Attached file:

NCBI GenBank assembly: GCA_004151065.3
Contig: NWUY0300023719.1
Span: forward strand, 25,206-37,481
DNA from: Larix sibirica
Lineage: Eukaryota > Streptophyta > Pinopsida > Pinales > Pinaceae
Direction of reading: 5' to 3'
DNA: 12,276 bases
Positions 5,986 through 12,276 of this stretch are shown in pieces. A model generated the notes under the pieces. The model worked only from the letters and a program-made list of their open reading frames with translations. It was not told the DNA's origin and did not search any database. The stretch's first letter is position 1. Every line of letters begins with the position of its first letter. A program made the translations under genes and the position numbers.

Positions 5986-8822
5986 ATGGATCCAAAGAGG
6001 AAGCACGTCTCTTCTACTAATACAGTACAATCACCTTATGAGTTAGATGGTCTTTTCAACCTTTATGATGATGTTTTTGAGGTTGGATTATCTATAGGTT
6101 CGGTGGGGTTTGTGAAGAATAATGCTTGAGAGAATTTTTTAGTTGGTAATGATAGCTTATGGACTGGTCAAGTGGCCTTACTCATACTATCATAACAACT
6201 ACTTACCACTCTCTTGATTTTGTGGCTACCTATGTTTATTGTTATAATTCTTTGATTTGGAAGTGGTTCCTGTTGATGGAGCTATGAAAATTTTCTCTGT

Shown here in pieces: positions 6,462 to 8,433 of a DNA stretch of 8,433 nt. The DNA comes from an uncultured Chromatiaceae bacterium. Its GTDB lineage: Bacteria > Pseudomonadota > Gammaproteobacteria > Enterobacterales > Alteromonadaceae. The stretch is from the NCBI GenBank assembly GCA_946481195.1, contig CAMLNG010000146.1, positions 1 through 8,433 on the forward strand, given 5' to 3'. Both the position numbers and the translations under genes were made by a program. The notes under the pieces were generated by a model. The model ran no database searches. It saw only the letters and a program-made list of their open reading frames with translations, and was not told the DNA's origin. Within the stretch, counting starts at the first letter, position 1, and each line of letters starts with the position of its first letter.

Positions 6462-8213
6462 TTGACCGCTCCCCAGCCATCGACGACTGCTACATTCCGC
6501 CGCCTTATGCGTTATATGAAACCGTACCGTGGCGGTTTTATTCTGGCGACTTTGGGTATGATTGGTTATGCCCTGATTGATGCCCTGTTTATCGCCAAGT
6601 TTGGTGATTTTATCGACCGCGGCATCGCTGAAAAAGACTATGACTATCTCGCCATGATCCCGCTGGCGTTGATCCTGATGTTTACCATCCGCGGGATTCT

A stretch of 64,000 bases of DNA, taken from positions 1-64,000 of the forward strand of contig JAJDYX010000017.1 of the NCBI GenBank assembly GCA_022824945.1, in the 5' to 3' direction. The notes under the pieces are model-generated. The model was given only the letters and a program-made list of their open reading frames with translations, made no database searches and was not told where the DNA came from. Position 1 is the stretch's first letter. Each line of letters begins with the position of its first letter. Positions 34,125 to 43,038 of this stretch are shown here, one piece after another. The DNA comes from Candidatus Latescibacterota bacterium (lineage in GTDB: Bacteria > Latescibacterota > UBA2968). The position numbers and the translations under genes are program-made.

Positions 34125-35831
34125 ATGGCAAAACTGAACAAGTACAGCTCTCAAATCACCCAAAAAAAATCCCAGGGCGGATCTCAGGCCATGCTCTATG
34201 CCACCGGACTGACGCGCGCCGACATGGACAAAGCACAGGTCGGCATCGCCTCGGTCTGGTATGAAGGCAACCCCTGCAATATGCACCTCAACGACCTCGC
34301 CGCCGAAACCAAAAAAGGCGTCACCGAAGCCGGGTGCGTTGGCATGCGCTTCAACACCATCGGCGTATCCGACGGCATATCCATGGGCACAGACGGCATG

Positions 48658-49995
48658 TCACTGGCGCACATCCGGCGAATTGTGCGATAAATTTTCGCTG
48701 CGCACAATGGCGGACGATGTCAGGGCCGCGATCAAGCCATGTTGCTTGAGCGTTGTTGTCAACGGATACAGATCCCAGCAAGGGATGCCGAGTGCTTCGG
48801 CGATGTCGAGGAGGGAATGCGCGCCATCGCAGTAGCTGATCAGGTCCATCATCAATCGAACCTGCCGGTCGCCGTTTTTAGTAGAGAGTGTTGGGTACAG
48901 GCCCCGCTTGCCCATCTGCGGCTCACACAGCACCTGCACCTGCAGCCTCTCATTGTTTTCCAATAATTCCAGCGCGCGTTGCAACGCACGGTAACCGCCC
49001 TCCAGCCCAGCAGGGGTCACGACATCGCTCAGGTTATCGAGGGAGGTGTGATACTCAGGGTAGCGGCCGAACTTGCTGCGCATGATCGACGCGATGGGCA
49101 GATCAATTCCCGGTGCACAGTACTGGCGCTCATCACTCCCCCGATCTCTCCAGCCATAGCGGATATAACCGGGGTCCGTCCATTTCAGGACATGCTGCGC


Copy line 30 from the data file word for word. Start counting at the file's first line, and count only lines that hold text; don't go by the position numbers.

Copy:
49101 GATCAATTCCCGGTGCACAGTACTGGCGCTCATCACTCCCCCGATCTCTCCAGCCATAGCGGATATAACCGGGGTCCGTCCATTTCAGGACATGCTGCGC